Cheryl Chan, a mergers and acquisitions Partner at Davis Polk, talks to Ansarada about the current state of the M&A market in the Americas, as well as predictions for next year.
The market is white-hot and has been for quite a while now.Cheryl Chan, Partner, Davis Polk
Ansarada: What is the current state of the global M&A market?
Cheryl Chan: The market is white-hot and has been for quite a while now. Last year when COVID first arose, there was definitely an immediate pronounced slowing down of the market for a period of time. There was a spate of litigation to terminate existing deals as well as general uncertainty as to what COVID would mean, both of which put a real pause on deals.
But since the end of last summer and all the way until now, we have been seeing a really sustained period of M&A activity. It’s such a hot market that buyers are
being extremely competitive in seeking deals. We are seeing a lot of buyers trying to pre-empt bids to try to bypass the auction, to get exclusivity with the target
and sign on an accelerated schedule, by being competitive with price and terms. Between low interest rates and the fact that companies’ stock prices are high,
whether they are buying through cash or equity, it seems like there is a lot of capital out there for them to use.
Ansarada: Do you think this high level of activity – and high valuation multiples for assets – can continue at this pace next year?
Cheryl Chan: When things first started picking up last year, there was definitely a sense that maybe this was just driven by pent-up demand. I don’t think most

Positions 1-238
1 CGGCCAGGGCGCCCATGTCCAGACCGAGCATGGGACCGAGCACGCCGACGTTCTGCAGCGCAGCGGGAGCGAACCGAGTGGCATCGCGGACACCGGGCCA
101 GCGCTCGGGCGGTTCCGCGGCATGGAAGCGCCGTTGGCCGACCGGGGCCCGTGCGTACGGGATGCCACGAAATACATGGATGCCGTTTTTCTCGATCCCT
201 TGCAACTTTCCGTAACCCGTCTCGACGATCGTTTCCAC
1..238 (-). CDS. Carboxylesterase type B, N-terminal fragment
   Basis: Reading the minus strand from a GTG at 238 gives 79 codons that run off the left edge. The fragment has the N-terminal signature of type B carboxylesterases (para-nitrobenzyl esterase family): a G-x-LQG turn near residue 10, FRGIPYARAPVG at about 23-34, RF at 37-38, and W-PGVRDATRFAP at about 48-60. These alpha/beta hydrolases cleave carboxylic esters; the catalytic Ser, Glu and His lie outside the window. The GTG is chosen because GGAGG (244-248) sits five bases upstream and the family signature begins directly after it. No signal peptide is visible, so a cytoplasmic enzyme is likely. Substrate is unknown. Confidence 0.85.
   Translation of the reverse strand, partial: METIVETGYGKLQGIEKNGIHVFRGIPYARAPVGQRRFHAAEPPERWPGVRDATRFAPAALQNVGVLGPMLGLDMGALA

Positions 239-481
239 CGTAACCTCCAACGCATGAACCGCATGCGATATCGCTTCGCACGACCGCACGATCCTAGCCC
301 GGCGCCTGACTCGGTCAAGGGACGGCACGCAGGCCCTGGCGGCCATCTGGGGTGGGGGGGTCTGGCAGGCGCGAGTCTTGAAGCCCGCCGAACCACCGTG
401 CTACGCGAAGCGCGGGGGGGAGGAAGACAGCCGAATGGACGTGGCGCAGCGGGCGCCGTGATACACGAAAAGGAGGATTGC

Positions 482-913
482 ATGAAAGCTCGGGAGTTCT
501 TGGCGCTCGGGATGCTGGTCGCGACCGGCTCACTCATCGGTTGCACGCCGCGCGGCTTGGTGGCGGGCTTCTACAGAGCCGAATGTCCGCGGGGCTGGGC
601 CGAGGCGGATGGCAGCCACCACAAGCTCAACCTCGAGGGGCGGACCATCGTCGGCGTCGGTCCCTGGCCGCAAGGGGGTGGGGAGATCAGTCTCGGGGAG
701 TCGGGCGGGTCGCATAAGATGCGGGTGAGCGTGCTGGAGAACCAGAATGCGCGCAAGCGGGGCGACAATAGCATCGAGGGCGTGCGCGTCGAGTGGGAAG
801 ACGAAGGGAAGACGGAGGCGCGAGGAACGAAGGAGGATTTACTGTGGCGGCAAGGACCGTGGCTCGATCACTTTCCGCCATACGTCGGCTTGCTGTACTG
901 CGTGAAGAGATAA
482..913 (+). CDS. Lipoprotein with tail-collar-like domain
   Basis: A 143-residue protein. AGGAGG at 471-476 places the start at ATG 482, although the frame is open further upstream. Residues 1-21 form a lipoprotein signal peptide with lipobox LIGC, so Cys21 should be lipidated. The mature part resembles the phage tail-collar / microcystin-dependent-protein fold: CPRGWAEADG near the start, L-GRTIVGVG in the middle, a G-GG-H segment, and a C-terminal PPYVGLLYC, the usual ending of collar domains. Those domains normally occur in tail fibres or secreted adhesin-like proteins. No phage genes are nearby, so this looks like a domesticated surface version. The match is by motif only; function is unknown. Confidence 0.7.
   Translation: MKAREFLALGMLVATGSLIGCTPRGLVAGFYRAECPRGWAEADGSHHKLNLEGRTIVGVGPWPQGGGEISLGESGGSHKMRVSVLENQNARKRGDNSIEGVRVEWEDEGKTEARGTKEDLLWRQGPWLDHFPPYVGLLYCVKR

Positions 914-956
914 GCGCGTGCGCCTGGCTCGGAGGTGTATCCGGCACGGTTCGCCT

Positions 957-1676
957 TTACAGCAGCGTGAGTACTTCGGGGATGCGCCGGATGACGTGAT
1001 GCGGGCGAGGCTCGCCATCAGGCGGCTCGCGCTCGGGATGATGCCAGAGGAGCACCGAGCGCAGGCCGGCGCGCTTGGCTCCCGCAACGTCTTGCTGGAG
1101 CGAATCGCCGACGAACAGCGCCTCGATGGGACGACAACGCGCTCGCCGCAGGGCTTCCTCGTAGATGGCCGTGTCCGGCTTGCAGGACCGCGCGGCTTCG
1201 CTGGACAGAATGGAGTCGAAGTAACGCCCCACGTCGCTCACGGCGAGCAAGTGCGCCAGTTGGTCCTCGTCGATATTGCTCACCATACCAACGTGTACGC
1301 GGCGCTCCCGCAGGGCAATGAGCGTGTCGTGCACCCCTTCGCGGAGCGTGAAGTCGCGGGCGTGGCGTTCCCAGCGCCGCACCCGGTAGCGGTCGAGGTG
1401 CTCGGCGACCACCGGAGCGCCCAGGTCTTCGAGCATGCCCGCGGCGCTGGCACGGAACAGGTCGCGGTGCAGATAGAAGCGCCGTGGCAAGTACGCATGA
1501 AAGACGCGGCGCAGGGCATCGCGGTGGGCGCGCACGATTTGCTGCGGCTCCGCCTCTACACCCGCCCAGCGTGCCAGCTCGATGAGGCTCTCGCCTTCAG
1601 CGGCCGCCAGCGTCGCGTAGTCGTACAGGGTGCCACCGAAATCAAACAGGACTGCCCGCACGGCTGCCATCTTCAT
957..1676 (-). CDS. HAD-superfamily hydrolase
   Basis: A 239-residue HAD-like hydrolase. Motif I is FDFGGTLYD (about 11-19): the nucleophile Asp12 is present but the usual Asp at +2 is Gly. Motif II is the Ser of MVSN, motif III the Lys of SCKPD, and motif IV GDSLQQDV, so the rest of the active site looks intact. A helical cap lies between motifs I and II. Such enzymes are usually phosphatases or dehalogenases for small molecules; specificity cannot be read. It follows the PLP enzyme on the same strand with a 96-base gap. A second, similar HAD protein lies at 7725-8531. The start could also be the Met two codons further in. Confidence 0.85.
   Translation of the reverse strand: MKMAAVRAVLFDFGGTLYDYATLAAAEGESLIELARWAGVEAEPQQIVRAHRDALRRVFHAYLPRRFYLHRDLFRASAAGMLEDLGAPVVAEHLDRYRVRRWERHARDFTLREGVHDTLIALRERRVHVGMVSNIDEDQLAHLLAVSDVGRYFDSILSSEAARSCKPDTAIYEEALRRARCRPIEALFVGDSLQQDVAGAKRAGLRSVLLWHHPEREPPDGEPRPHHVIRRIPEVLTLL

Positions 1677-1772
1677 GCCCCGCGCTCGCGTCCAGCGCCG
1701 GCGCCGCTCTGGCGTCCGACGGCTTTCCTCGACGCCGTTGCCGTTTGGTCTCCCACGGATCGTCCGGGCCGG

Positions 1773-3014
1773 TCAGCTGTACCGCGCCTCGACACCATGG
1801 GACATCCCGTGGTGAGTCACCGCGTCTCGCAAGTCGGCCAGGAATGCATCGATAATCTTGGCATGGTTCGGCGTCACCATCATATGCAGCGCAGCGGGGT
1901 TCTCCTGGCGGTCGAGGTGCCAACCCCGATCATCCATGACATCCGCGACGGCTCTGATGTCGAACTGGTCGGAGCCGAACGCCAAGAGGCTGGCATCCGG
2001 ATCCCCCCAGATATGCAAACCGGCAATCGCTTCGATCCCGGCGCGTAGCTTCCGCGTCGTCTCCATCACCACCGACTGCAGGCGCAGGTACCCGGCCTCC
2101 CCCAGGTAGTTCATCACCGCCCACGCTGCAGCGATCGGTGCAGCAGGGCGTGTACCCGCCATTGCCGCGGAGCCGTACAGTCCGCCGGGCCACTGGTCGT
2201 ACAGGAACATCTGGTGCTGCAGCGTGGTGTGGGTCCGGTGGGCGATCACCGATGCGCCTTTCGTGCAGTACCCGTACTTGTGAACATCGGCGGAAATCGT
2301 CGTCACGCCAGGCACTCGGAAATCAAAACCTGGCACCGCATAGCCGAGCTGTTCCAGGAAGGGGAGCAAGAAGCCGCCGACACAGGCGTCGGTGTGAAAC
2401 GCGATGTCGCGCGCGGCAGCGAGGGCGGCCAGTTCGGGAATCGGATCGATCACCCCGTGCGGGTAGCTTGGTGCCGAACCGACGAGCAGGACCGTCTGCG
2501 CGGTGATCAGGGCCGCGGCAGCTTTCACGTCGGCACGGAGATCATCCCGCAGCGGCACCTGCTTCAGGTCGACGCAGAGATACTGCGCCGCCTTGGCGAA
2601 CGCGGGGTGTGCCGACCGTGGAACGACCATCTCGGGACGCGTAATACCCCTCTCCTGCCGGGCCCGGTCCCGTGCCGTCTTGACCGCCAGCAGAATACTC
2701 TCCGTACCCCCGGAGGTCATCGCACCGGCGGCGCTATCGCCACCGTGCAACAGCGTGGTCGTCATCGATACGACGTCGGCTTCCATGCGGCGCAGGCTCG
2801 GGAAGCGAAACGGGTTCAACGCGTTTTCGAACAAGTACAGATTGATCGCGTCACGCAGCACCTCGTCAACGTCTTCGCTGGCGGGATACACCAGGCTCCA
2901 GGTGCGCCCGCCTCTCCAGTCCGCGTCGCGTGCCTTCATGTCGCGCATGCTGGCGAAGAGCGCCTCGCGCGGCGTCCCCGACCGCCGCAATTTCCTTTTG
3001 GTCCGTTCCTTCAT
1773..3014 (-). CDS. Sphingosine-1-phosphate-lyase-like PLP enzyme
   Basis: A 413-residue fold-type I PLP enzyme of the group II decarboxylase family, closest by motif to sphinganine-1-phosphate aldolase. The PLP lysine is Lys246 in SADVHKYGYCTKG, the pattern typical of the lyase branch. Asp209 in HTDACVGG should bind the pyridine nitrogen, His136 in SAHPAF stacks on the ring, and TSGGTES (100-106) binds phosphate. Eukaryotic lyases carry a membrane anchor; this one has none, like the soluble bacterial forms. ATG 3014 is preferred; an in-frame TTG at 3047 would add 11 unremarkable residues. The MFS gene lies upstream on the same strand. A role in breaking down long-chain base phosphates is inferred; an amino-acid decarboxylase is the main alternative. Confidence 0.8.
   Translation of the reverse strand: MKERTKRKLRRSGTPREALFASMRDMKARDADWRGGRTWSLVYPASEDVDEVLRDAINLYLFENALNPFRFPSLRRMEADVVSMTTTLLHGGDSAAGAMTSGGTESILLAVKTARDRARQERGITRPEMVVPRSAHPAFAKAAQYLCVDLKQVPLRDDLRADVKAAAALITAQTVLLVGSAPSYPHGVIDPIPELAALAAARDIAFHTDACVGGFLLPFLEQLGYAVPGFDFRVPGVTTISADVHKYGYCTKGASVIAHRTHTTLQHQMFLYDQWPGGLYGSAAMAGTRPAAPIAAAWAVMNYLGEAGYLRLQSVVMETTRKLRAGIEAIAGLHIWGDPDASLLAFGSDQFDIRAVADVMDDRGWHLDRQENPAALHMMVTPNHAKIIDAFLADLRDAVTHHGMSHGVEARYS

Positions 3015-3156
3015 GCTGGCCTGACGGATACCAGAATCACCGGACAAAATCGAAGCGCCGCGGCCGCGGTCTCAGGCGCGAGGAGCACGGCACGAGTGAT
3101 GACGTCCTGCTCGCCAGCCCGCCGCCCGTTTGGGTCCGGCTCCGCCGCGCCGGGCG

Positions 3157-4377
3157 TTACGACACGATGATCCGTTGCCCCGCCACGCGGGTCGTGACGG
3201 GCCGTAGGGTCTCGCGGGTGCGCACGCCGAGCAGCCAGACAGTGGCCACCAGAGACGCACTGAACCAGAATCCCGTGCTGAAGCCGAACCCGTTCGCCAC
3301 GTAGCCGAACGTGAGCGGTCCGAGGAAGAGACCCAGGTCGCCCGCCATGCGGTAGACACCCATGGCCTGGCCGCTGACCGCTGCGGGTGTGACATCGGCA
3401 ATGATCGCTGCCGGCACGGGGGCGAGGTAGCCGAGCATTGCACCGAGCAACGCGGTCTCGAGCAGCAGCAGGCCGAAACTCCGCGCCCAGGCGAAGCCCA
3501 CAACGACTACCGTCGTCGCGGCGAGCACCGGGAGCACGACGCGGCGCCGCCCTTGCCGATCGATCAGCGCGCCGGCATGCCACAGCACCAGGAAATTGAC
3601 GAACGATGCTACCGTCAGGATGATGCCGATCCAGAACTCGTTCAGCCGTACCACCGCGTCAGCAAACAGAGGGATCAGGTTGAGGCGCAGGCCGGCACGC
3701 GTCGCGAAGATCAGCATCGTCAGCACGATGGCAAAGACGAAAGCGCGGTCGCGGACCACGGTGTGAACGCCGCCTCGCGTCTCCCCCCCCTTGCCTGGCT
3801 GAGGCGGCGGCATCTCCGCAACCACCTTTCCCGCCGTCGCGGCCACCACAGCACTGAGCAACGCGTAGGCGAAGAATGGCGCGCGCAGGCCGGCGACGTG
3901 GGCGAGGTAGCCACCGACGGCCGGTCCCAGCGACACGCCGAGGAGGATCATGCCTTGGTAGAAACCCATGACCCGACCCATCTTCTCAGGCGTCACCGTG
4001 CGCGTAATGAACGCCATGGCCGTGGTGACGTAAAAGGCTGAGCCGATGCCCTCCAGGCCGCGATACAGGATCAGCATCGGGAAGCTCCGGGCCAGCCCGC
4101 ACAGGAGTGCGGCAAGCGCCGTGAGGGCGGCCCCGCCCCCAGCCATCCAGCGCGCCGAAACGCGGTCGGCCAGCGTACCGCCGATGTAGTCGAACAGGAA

people thought that the activity levels would continue at such levels for such a long period of time. But I think that COVID has brought into focus that there is disruptive technology out there that could be highly valuable. In addition, the rapid way in which COVID keeps evolving has produced a constant stream of new “winners” in different industries, both of which continue to drive deal flow.
Our sense is that people are on the hunt for new, interesting products or companies that are transformative – and they are willing to pay high premiums for that. It’s a trend that was started before COVID, but COVID brought it into greater prominence. So, at least in the near term, I think people will keep considering what is necessary to remain competitive in this market and continue to evaluate if they need to pivot away from what they currently do in order to survive, and M&A is a good way to accomplish this. There are many interesting targets out there that have the ability to be transformative for companies, which may command much higher valuations than people might have thought in a pre-COVID world.
Ansarada: What about companies in sectors that have been negatively affected by COVID? Do you expect greater levels of distressed-related M&A activity?
Cheryl Chan: Last year, there was definitely a lot of distressed M&A. There were many industries that were negatively impacted by COVID, like retail and oil and gas. What we have seen this year is that some of these sectors are rebounding significantly. A lot of them have really recovered from where they were a year ago and doing pretty well now in the new environment, some even better than pre-pandemic.
So, from our perspective, distressed M&A has slowed down significantly. Leisure and travel were very badly hit last year but given the changes with US travel policy,